The “myths” should be corrected.
The REBUILD OR COALESCE, as the case may be, *may* (not necessarily always) result in improvements (storage space, index_fast_full_scan, ability to load all index blocks in the buffer cache) if done *after* a SIGNFICANT DELETE (ie Purge) of rows. I would consider such improvements as criteria only for large Batch Jobs, not for OLTP queries.

I didn’t even know that there was a myth that “an index with signifcant update activity needs to be rebuilt”. Can be true only in some exceptional cases (eg updates have significantly shrunk the sizes of index keys), but can, in no way, be taken as a rule or guideline.

2. Dion Cho - January 14, 2009

Very interesting and insightful

3. Richard Foote - January 14, 2009

Hi Hemant

I’m trying to correct the myths, slowly but surely ;)

And yes, there really are people out there who think just because a table has had lots of update activity on an indexed column, the index should be regularly rebuilt. It all comes back to not understanding how Oracle indexes work :(

4. Surachart - January 15, 2009

that’s great idea…
Anyway When I should think to rebuild index…
when table’s deleted more > 10% , right?

5. Norman Dunbar - January 15, 2009

Hi Richard, long time no see/speak.

I’d hate to think what Don will have to say when/if he reads your latest posting on index rebuilds. It could be quite interesting – but don’t you go proving anything! ;-)

Keep up the good work on these indexes, I’m sort of gradually almost getting it!

Cheers,
Norm.

6. Richard Foote - January 16, 2009

Hi Surachart

10% deleted space ? Not 9% ;)

But what if you’re about to insert a whole bunch of new data and free up all or some of this deleted space ? By rebuilding the index, you may again introduce more so-called “wasted” space by incurring unnecessary 50-50 block splits earlier in the index life-cycle …

What if the index is only being used for either unique index scans or small index range scans and this deleted space doesn’t actually result in additional I/Os …

What if the index is really small (say 200 index entries only) and 10% doesn’t actual amount to much either way …

Yes, one doesn’t ordinarily delete > 10% of a table but even if you do, it still may not be enough to justify an index rebuild.

7. Richard Foote - January 16, 2009

Hi Norman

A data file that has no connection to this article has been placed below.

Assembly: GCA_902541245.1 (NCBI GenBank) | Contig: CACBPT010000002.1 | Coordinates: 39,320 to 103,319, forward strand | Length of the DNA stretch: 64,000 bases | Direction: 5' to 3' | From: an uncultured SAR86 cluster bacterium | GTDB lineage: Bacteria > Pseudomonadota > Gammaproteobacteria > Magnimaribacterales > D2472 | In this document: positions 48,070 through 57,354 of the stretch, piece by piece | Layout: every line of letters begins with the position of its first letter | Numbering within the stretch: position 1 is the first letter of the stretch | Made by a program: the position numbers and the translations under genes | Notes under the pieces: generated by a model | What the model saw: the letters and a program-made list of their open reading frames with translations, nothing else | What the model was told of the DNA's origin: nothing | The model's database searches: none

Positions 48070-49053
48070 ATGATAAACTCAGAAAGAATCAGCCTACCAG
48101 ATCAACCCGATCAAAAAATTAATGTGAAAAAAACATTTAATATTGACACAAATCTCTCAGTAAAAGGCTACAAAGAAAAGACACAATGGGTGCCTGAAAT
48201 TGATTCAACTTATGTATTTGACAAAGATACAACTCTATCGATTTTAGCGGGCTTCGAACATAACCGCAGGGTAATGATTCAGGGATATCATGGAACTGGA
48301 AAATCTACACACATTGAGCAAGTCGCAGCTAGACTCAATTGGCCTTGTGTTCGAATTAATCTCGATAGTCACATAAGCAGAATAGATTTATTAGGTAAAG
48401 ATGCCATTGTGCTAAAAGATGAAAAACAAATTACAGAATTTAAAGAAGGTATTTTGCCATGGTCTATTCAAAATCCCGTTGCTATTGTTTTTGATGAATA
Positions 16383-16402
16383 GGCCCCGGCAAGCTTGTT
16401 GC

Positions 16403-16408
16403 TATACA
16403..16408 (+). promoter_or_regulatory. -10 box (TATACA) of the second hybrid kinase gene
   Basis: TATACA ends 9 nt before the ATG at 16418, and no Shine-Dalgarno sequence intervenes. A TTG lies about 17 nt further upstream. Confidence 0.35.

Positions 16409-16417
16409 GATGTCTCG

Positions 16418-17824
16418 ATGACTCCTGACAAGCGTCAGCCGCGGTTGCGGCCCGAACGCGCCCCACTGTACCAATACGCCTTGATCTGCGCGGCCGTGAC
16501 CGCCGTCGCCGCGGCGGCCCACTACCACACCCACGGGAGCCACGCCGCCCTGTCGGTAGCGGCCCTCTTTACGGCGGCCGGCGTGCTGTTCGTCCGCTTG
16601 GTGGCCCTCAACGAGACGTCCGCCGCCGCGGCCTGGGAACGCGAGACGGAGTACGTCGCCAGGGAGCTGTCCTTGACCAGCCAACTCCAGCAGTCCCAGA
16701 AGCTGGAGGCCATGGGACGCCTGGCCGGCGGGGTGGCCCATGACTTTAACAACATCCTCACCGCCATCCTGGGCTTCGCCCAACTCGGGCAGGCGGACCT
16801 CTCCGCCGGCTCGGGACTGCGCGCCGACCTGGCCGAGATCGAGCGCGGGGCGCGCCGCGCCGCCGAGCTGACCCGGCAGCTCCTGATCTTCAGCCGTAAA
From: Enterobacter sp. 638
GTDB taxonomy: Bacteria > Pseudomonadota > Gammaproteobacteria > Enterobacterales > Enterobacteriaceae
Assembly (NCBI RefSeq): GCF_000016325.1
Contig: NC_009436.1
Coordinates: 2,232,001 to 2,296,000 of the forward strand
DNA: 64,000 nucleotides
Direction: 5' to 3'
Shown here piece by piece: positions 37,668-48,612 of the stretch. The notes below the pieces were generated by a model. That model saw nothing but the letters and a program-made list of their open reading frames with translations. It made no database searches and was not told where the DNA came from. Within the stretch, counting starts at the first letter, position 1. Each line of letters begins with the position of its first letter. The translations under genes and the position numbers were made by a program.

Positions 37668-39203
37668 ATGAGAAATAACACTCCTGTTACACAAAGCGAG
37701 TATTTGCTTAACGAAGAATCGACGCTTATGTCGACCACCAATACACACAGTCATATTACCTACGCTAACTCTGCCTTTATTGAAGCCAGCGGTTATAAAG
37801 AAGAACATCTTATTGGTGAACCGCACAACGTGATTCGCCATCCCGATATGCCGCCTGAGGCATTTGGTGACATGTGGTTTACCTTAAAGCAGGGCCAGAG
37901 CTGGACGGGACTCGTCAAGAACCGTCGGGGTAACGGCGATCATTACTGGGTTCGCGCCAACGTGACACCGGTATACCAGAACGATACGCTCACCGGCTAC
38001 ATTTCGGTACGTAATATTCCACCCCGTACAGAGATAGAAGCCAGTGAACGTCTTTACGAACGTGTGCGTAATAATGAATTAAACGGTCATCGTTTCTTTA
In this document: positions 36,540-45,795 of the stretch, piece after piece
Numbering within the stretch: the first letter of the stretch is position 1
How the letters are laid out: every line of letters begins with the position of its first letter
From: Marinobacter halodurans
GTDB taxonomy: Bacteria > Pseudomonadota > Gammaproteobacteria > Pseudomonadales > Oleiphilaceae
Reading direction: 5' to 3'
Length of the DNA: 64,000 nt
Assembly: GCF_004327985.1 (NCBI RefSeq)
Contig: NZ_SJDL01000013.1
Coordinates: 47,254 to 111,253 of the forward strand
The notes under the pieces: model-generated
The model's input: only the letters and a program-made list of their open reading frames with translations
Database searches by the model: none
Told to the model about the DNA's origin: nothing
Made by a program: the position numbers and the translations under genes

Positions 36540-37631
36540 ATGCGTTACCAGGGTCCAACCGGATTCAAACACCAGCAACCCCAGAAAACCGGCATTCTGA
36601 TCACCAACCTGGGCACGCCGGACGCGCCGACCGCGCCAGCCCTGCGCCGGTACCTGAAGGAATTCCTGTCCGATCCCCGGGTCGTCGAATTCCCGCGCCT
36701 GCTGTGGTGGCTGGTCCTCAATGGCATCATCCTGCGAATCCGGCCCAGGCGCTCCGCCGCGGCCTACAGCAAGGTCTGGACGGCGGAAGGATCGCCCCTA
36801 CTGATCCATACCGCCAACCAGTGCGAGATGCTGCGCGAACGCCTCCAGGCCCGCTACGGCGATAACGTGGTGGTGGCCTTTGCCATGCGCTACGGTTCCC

Hey, great to hear from you again, it really is !!

This blog is just my way of not having to continually repeat myself on the various Oracle forums ;)

Keep in touch !!

8. Norman Dunbar - January 16, 2009

Hi Richard,

“This blog is just my way of not having to continually repeat myself on the various Oracle forums”

Well good luck with that. The number of times I answer people who ask “should I rebuild my indexes” is huge, and growing.

Of course, I always tell them that rebuilding will improve space usage, efficiency and performance, not! ;-)

Cheers,
Norm.

9. Surachart - January 16, 2009

Hi Richard,

great! idea… that make me want to know more about index. I have to find more time read and test… about it.

Thank You.
Surachart

10. Richard Foote - January 16, 2009

Hi Norman

The tide is certainly turning regarding the general understanding of why blindly periodically rebuilding indexes may not be the smartest of moves.

However, with the ever growing size and number of databases combined with the ever shrinking maintanence windows and increasing availability requirements, many don’t really have a choice in the matter and need to spend their time and resources “wisely” doing activities that actually do make a difference to their businesses.

As Roger Waters once sang, “The Tide Is Turning”. It is indeed :)

11. Richard Foote - January 16, 2009

Hi Surachart

You need basically 3 things with regard to rebuilding indexes:

1) Know how indexes actually work and maintain themselves (or don’t as the odd case may be)

2) Know your data and

3) Know your applications and data processes